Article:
I have to admit, I was very reluctant to read The Rosie Project.
In fact, it ended up staying at the bottom of my to-read pile for thirteen months. When you write a book review blog, writing reviews of books that have received a lot of hype, and that everyone seemed to love, can often prove difficult. It's easy to end up looking like a pretentious dickhead if it turns out that you're that one reader who hates it, and it's just as easy to look like a sheep who is following a collective oohing and ahhing if you love it. And if you're ambivalent, well someone who loves it is going to try and convince you that you should love it. Consequently, I ended up reading The Rosie Project only after I was stuck at home with a virus and had exhausted most of my to-read pile. (Don Tillman would be shocked by my methods, I'm sure.)
By the time I was three pages in, I realised that I was probably going to be joining the collective oohing and ahhing. There is no escaping it. The Rosie Project is a very cleverly told tale of Don Tillman, a man of extreme intelligence and who routine. He also has very poor social skills. Anyway, Don decides that it is time that he found himself a wife and starts searching in the only way that he knows how--by creating a questionnaire that will help him find an ideal match. And then along comes Rosie, a woman who, according to his questionnaire would be his least likely match. Through misadventure, the inevitable happens and Don learns that love isn't necessarily something that can be planned, or that one can apply scientific methods to.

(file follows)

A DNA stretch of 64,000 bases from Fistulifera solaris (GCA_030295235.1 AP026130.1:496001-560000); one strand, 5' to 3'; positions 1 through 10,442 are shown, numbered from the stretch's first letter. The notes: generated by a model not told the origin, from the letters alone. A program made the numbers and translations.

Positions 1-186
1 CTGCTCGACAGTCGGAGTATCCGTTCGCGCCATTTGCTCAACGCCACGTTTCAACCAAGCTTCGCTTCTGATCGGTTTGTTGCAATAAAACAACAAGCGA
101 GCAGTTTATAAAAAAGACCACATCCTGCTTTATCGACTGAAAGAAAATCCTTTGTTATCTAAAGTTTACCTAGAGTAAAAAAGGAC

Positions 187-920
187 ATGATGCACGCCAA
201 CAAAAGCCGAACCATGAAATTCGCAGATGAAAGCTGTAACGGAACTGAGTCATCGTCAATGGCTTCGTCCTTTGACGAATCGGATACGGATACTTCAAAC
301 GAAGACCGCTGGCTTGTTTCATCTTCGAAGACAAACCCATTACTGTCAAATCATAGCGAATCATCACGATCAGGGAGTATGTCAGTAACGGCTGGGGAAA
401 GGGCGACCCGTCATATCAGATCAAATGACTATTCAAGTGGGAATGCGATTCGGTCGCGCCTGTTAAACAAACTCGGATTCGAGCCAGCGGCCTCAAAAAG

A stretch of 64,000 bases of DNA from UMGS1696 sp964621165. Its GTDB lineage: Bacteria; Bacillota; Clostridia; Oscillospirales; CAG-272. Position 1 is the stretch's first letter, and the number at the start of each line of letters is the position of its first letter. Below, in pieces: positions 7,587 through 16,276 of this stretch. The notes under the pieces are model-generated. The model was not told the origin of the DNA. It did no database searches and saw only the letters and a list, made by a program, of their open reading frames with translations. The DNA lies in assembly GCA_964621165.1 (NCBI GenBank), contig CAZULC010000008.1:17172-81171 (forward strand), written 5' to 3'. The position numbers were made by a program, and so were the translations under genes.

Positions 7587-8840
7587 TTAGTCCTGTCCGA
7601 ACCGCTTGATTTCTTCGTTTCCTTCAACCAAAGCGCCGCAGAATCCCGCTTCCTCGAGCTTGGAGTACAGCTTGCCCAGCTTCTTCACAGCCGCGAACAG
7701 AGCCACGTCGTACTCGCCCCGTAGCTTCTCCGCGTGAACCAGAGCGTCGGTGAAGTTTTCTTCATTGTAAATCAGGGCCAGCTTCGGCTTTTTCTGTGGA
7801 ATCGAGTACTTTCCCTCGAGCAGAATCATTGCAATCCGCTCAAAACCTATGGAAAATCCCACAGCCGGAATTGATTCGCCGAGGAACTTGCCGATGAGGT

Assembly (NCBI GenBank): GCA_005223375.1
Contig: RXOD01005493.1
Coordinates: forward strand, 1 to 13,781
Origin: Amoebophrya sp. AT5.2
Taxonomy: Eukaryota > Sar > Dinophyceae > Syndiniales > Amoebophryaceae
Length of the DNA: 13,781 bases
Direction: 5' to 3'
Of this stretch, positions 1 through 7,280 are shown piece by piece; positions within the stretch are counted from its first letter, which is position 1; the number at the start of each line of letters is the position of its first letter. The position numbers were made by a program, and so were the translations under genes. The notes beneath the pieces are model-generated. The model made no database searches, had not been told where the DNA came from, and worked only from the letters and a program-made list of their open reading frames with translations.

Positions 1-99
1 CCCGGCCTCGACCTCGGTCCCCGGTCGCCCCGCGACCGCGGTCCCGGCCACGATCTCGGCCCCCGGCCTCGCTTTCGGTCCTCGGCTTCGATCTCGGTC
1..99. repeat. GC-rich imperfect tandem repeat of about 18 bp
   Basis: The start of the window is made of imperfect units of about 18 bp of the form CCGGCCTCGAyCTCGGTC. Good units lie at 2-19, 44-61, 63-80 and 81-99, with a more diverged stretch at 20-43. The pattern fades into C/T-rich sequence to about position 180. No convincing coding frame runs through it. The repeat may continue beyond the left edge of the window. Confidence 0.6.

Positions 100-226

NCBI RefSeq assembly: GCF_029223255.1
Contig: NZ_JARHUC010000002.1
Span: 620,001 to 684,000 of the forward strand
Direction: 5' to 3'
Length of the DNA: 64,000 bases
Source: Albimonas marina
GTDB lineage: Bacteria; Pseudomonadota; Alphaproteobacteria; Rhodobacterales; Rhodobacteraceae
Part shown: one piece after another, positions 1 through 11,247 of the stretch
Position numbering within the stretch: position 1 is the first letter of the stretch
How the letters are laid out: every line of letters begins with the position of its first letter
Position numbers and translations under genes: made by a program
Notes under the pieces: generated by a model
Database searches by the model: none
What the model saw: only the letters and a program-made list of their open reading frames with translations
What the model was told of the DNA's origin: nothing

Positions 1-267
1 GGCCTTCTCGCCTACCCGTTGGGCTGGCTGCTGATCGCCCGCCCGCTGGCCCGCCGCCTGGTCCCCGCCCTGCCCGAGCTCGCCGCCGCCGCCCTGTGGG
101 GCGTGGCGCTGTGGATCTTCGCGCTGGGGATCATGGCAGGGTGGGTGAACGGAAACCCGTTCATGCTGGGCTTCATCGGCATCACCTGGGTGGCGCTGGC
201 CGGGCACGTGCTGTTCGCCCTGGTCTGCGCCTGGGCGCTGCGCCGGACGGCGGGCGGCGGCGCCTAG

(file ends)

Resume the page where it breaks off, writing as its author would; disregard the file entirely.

I've read a number of reviews of The Rosie Project and I have noticed that many readers focus on the possibility that Don may have Asperger's, (the second chapter paves way for the possibility,) but the book never mentions whether or not Don has been diagnosed with Asperger's or any other developmental disorder. Ultimately, I suppose it is left up to the reader to decide. At the heart of the book is an unlikely love story, and with a main a character that I, as a reader, sometimes invested in, cheered for and occasionally became angry with. And this, of course, may just be the same as how I might react to someone like Don if I knew them in real life.
This book was read as part of the Aussie Author Challenge 2015